By Leigh Bagwell, Coordinator of School Counseling at the Tennessee Department of Education
This week, we are celebrating National School Counseling Week. It is a time to reflect on all of the ways that our school counselors are helping our students to be successful. School counselors know that success looks different for all students, so it is important that they get to know each of their students to determine what opportunities and support each students needs. Some students need academic help, so counselors work with their teachers, parents, and other educators to ensure that support is provided. Whereas, other students may need help developing healthy relationships or interacting with others. In addition, school counselors begin teaching our students not only about different career fields, but also what it takes to get there. With middle and high school students, counselors share information about colleges and postsecondary programs that will help them reach their goals.
As a profession, school counseling has experienced many changes in the last two decades, but our counselors always rise to the occasion to support our students. Transformed school counselors carry out the work of traditional school counselors, however, they also use data to determine student and school needs as well as measure the effectiveness of their program. They focus on both prevention and intervention strategies to support students through their academic, social, and emotional development as well as their preparation for postsecondary success.
A transformed school counselor can answer the question “How are the students different as a result of my counseling program?”
Because the activities and programs that counselors provide can be as varied as the students getting them, school counselors must have an organized approach to make sure that all students have access to the counseling program. Counselors develop these comprehensive school counseling programs by reviewing student and school data, gathering feedback from students, parents, teachers, administrators, and other school partners, and aligning their work to school goals and school counseling standards. Counselors want to make sure that their work is helping students, so they will often evaluate it and then make changes as necessary. School counselors want to provide their students with the skills, opportunities, and direction they need to follow their dreams.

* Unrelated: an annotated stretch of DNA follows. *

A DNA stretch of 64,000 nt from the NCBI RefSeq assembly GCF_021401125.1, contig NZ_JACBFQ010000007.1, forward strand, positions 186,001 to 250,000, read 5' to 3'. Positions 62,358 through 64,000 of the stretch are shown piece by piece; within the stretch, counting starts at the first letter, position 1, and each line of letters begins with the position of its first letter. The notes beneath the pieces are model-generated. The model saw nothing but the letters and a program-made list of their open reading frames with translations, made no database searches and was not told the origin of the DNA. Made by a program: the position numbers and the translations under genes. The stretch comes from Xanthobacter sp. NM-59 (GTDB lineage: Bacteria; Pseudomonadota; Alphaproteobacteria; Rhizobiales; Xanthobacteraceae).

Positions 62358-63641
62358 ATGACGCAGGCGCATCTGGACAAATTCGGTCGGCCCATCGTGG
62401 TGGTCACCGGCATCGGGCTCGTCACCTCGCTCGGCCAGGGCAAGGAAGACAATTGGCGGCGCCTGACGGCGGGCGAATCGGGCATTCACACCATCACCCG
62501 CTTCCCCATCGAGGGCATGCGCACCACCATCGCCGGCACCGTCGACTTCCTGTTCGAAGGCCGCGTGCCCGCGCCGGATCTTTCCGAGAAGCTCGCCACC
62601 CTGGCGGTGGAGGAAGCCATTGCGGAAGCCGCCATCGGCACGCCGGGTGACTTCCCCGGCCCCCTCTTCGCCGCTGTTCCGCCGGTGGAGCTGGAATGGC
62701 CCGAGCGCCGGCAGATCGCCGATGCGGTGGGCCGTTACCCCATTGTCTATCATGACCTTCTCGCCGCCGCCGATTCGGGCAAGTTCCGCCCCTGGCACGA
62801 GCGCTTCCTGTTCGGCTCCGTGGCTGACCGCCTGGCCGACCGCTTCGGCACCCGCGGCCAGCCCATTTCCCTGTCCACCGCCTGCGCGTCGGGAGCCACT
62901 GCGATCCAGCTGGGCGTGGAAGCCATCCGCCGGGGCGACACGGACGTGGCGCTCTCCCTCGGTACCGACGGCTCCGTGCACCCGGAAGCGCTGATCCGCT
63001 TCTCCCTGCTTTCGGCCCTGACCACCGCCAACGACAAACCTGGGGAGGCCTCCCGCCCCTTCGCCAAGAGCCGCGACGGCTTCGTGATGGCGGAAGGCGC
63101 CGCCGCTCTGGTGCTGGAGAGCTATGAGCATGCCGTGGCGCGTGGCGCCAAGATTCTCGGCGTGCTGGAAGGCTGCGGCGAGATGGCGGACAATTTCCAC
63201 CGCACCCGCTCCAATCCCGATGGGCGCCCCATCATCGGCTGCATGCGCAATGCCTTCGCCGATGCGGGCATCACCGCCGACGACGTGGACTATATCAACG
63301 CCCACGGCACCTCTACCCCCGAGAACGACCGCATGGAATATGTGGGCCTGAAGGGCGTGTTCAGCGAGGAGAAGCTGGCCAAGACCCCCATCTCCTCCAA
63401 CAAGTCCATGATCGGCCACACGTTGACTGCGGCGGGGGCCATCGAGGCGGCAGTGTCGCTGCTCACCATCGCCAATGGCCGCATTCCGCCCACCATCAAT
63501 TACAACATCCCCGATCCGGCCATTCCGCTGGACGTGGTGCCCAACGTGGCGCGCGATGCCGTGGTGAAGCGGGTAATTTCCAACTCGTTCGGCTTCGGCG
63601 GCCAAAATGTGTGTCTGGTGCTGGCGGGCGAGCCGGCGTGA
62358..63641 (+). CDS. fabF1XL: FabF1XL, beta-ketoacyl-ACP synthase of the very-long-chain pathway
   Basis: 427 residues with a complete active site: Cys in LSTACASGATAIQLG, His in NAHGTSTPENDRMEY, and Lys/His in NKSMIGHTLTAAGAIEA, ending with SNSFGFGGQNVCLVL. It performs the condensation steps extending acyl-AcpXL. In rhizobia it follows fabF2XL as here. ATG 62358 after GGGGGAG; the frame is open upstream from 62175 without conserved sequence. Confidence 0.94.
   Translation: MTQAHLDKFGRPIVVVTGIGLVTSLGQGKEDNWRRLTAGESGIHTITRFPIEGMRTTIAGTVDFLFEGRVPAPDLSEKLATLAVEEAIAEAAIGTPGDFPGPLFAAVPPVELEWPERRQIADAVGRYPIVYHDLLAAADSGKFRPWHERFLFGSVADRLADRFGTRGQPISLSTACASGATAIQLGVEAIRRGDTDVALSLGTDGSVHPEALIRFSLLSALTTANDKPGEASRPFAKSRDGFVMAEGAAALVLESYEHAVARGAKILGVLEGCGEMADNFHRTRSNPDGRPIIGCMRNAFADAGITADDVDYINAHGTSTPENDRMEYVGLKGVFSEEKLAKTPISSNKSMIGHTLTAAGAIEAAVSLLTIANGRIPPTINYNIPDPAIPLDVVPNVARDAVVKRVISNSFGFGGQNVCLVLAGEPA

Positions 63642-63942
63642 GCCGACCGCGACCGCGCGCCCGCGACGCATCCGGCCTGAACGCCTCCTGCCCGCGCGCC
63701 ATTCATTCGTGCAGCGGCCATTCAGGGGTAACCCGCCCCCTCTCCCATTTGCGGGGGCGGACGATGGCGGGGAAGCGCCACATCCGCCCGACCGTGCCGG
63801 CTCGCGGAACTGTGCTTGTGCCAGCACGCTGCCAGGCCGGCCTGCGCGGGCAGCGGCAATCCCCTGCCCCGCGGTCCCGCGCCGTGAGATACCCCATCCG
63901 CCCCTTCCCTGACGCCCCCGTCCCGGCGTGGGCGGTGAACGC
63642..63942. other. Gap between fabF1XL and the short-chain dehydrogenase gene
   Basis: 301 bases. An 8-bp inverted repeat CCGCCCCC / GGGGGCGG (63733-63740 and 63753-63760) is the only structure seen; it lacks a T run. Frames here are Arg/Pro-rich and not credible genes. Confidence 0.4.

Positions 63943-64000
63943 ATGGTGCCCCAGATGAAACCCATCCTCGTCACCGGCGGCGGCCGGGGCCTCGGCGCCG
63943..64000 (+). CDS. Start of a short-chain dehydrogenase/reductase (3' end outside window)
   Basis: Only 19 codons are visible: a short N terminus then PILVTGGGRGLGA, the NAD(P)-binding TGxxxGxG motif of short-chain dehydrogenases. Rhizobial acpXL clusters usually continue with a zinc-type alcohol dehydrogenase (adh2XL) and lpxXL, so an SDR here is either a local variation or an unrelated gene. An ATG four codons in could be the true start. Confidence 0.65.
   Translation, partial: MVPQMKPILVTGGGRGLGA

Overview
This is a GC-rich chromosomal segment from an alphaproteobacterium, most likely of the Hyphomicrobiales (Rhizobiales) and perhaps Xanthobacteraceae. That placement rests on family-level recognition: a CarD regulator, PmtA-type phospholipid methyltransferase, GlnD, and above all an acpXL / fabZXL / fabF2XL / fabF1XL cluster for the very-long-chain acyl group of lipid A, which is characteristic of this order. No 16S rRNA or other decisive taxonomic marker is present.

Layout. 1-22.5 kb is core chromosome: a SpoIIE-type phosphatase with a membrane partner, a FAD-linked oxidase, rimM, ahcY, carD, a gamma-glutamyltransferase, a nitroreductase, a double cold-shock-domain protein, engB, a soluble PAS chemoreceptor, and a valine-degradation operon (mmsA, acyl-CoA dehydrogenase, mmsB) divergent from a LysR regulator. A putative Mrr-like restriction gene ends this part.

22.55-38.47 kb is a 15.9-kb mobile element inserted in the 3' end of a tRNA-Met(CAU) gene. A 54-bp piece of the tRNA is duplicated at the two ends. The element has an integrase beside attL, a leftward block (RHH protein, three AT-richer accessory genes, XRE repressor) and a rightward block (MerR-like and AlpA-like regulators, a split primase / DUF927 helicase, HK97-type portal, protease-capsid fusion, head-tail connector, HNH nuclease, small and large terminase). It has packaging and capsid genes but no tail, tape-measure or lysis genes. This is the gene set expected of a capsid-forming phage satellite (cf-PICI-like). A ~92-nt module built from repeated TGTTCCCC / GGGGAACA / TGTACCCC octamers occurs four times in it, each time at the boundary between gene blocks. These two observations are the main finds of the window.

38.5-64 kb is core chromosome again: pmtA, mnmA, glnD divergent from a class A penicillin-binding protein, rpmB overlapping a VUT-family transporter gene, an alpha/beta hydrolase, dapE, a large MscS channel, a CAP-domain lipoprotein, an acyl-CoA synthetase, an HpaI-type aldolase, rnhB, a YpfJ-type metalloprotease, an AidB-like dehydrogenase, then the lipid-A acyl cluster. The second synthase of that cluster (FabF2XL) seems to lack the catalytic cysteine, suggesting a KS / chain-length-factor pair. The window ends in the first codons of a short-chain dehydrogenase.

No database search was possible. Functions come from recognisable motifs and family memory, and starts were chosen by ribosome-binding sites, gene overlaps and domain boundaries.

As I have visited schools across the state, I have had the privilege of seeing counselors who exemplify excellence in their field.
- Shelbie Ely at Scales Elementary School received several referrals from students, teachers, and parents requesting help to deal with anxiety issues. She offered parents an opportunity to participate in a book club to learn and discuss effective strategies for helping when their children feel anxious.
- Kelli Ferguson noticed a high number of students reporting to the counseling center for incidences of bullying and unkind behaviors. Kelli developed a program at John Sevier Middle School for students to lead each other in weekly group meetings. They are learning to listen to one another, develop friendships, and grow in their ability to show empathy to one another.
- Brenda Pilant was charged with improving the numbers of students who take the PSAT so Bartlett High School could provide opportunities to showcase the hard work of the students and faculty. Mrs. Pilant went to work meeting with hundreds of students individually to encourage them to prepare for and take the PSAT. Her plan almost tripled the number of students taking the PSAT and allowed BHS to honor its first National Merit Scholar in years.
These are just a few examples of the outstanding work of Tennessee school counselors. Please take a moment this week to recognize the work of your school counselor. Partner with them to ensure your students have access to the benefits of a comprehensive counseling program. Talk to them about concerns you may have. Thank them for the many things they do to help every student find success. For more information on school counseling, click here or contact Leigh.Bagwell@tn.gov.